Improving services and sustainability through better jobs and democracy

Pedestrian

Carlos F Pardo
Public transport can never provide a complete door-to-door service, and this means that both the facilities for pedestrians and how people are able to move between public transport modes are important parts of the quality public transport mix.
The International Federation of Pedestrians (IFP) states: “The pedestrians are the natural allies of public transport. If there were no people who are willing to walk to train and bus stations those would circulate empty or would have to be surrounded by huge parking lots. Therefore the surroundings of stations of public transport should be designed particularly pedestrian-friendly, which is unfortunately not always the case.”
Quality access for pedestrians involves enabling them to board and disembark safely, but the IFP points out also that some people are unable to walk. Arrangements for access to public transport for people with disabilities is also a critical component of quality.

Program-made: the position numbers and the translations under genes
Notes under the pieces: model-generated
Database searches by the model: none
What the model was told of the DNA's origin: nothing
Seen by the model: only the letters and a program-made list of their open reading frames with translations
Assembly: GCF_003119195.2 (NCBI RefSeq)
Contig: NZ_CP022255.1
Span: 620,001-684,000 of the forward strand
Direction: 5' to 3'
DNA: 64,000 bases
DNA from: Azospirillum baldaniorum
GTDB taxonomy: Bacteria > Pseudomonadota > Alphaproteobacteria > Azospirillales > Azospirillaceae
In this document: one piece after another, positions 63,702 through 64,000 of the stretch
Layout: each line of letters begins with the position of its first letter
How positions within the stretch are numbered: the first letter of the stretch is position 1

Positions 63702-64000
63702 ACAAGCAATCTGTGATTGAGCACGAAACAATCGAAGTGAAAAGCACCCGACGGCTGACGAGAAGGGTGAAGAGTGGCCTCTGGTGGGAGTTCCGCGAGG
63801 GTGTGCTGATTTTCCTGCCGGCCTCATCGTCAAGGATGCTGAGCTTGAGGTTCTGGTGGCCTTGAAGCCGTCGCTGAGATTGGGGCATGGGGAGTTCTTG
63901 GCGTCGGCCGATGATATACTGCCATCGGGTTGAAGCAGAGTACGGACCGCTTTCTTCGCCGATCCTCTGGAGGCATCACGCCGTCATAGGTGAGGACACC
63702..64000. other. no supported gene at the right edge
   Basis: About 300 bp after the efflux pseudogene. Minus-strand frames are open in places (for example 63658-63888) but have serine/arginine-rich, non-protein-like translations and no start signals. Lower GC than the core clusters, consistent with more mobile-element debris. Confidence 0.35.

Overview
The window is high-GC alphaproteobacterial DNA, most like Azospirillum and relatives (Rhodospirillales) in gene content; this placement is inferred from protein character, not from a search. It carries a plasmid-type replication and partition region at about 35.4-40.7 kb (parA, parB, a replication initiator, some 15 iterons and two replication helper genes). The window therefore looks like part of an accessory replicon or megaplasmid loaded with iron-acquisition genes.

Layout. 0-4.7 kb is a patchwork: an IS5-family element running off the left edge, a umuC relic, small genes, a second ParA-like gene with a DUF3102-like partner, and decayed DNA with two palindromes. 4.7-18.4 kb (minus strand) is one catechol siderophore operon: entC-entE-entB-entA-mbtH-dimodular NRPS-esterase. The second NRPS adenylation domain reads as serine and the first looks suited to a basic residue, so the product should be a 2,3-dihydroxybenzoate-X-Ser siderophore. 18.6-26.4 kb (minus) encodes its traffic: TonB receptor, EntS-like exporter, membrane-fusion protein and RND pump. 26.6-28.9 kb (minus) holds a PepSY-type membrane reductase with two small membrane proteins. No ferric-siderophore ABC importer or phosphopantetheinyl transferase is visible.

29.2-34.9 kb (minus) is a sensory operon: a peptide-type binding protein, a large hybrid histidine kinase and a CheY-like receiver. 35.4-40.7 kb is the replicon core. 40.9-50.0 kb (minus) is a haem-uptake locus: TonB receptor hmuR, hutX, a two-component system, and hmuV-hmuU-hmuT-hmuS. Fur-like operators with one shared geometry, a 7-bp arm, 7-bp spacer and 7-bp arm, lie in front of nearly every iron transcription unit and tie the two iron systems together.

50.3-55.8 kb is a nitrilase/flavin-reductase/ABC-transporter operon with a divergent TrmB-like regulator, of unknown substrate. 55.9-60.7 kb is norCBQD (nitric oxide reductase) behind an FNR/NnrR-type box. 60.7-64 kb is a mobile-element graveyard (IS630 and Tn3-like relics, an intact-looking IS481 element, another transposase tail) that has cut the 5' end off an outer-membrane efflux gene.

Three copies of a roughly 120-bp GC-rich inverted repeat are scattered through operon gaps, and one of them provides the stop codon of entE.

Traffic calming measures can play a dual role of slowing down traffic to improve safety and comfort for  pedestrians, cyclists and public transport and decreasing the incentives for private car use.
However, traffic calming can also push cars away from residential streets on to main arterial routes, slowing down public transport. This underlines the importance of integrating transport planning with other areas of urban development policy. In many parts of Africa, travel on foot remains the most prevalent form of transport (including for long-distance travel) due to a lack of investment  in public transit. Rustica Tembele, the Tanzanian National Team for Non-Motorized Transport, published a report illustrating the obstacles many African administrations face, suggesting also that as pedestrians make up such a large percentage of commuters governments should do more to improve public footpaths and pavements.